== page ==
Mr. Silverman wasn’t as handsome as the dreamy Mr. Steinfink who taught American History. No matter. I loved him. Fiercely. Fervently. Ardently. As only a moody and intense fourteen year old can worship a man of 25. It was 1968, when many draft-age men became teachers in order to avoid being sent to Vietnam. All our junior high school teachers were young, virile, and catnip to teenage girls.
Ira Silverman taught ninth grade English, and looked the professorial part: horn rimmed glasses, blazers with leather elbow patches. He was sarcastic and sensitive, a seductive combination. I would linger after class, waiting for him to notice that we were kindred souls. But Celia Schwartz, a flushed girl with googly green eyes, was always hanging around him too.
“Poetry is about compression,” he told us. “Learning to see is a discipline. Open your senses and drink the world in.”
Celia showed up the next morning with a pile of poems she’d written, quietly but effectively muscling me aside. Not to be outdone, I decided to pen poetry too.
Every afternoon that fall and winter, as Dusk Descended (as I would no doubt have written it then), I would wrench up my bedroom window and kneel in front of the hissing radiator, lowering its hinged lid to use its warm surface as my desk. I would press my nose to the rusted storm window, and suck in a cold sliver of metallic air. Feverishly I wrote, recording every passing sensation, as the sky turned cold magenta blue or fiery peach, and cars whooshed by below, their headlight beams sweeping the walls. I reveled in a voluptuous melancholy, closing out the sounds of my father’s tired tread passing my door, and my mother’s increasingly irritated calls to come set the table. When I wrote, the world fell away.
“I’m going to be a poet when I grow up,” I told my mother.
“That’s lovely, dear,” she said. “And how are you going to make a living?”
Comments like that made me furious. She didn’t understand. But I was sure Mr. Silverman did. Our world of poetry was private. Sacred. Mr. Silverman understood me. Sophisticated and sardonic, he was the grown up world that lay ahead.
Nearly every morning I would shyly hand him a new sheaf of poems I’d stayed up late to type on an old Olympia manual typewriter. He would pepper the onionskin pages with succinct comments: “Show don’t tell.” “Too obvious.” “Too emotional.” “Not enough.” “Too much.” And, thrillingly: “Very good, almost excellent.”
All that year, while I giggled with girlfriends, passed notes in study hall and tried to act worldly when we whispered about sex, I filled page after diary page with such overwrought outbursts as “How much longer can I endure this pain? It is shattering the frail wreck of my sensitive soul.”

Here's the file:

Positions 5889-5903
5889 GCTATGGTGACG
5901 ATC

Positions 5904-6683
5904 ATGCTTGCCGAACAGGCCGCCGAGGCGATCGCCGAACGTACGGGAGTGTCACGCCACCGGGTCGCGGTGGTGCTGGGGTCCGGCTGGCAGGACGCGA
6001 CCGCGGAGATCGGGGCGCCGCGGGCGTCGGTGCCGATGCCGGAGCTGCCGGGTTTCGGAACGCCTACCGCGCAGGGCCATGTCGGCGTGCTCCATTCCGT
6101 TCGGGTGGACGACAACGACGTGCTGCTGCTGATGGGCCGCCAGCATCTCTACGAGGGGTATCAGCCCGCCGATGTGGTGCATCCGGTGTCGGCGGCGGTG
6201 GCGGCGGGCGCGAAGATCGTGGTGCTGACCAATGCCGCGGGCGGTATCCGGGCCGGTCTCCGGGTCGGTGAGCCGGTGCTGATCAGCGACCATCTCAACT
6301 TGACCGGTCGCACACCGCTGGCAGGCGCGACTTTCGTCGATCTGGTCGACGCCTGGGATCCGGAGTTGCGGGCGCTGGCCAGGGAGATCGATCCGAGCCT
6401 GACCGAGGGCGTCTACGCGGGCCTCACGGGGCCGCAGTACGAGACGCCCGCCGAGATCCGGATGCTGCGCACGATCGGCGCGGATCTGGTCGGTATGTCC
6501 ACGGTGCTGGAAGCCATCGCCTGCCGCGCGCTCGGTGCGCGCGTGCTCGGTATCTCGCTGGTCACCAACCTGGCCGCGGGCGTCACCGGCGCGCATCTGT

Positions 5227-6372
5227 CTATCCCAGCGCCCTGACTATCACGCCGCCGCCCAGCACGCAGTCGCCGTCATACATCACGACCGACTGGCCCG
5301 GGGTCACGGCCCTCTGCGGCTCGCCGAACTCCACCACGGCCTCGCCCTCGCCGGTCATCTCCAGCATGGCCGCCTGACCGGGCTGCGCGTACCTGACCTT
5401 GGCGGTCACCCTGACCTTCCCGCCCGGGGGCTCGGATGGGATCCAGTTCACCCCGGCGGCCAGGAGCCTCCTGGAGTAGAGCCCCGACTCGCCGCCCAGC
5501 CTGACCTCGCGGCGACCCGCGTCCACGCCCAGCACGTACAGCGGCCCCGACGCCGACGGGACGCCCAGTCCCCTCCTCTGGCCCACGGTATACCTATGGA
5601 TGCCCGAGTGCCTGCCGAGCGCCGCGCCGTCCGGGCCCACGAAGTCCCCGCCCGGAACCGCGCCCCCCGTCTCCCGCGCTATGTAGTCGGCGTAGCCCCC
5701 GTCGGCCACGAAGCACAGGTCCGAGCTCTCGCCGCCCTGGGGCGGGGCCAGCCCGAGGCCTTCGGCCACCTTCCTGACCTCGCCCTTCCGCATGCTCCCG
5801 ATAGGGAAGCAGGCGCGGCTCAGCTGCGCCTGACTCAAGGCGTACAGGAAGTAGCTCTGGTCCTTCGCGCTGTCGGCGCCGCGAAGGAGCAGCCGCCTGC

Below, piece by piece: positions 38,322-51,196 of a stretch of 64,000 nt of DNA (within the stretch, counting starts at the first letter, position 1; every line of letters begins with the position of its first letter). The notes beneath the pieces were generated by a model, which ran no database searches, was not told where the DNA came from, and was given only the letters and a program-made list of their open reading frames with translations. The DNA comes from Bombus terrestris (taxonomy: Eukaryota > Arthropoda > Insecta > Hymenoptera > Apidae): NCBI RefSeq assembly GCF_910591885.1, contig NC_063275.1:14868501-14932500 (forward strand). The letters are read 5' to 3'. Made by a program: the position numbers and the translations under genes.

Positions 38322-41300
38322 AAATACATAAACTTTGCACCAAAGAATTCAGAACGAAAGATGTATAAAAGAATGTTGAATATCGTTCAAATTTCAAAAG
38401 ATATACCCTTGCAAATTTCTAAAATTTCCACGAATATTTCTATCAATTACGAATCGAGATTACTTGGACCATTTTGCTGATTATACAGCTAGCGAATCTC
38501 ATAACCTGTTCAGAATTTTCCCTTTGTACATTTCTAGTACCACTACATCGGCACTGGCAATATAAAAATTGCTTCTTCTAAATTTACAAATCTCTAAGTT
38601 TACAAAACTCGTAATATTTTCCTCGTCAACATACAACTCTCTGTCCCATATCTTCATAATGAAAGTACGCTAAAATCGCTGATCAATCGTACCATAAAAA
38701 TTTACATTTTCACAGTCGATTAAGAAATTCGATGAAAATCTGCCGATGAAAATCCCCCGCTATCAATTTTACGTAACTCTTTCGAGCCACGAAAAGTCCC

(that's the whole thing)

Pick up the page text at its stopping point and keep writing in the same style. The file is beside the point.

In class one morning, as Mr. Silverman explained poetic license, some students passed around a photo of John Lennon and Yoko Ono’s newly released album cover. I glanced at it, then stared. Oh my God, John and Yoko were naked. I had never seen a naked man. John Lennon had pubic hair? I looked up at Mr. Silverman with revulsion. Did he look like that, under his suit? I felt my face blaze.
“Man, I just don’t get it,” David Duffy was insisting to Mr. Silverman. “What does a poetic license look like?”
“I just told you, poetic license isn’t an object,” Mr. Silverman said, exasperated. “It’s a concept. It’s the writer’s freedom to break the conventional rules of language.”
“But where do you get it?” David insisted. God, he was so dense. Mr. Silverman looked at me, and rolled his eyes.
“At the Department of Motor Vehicles,” he said.
Day by day I handed him piles of poems, signing my name in lower case letters. I poured out my passion. The florid feelings simply flowed. “Were I to cry my longing to the cool wind and leave myself behind!” I scrawled. “Ah how heavy it is to be – how lonely this night!”
Breathlessly I brought him my yearbook at the end of the school term. I longed for a sign. Something that finally acknowledged and settled the bond between us. He wrote, “Without any writing on it/a piece of paper can be held/ any way you like/and it will be bright/ and pure/Empty your mind of the scribblings of darkness/ and live./Love Lee Love.”
I pored and puzzled over it for days, not sure if I was gratified or insulted. Scribblings? Darkness? Was he saying I was in some metaphoric dark place? That my poems were merely a teen’s overheated outpourings? Was he urging me to stop writing about an imagined life and start living it? But what of that last line? Was he secretly telling me to love him, or to leave him alone?
My mother gave me permission to invite Mr. Silverman to our family’s junior high graduation celebration. I pictured him standing on the front step of my parents’ house, and shivered with delicious anticipation. “Ira,” I kept thinking. “At last I’ll call him Ira.” He would finally see the woman in me. I would confess my love. He would confess his. We would kiss. There would be breathless words. And then…
That night I waited. Then I telephoned his house several times, letting the phone ring and ring. All through dinner, I watched the door of the restaurant, hoping he would appear. He never did.
He never called.
I never saw him again.
Liane Kupferberg Carter's work has appeared in the New York Times, the Chicago Tribune, the Huffington Post, Babble, Parents, Cosmopolitan, Glamour, McCall’s, Errant Parent, and Brevity.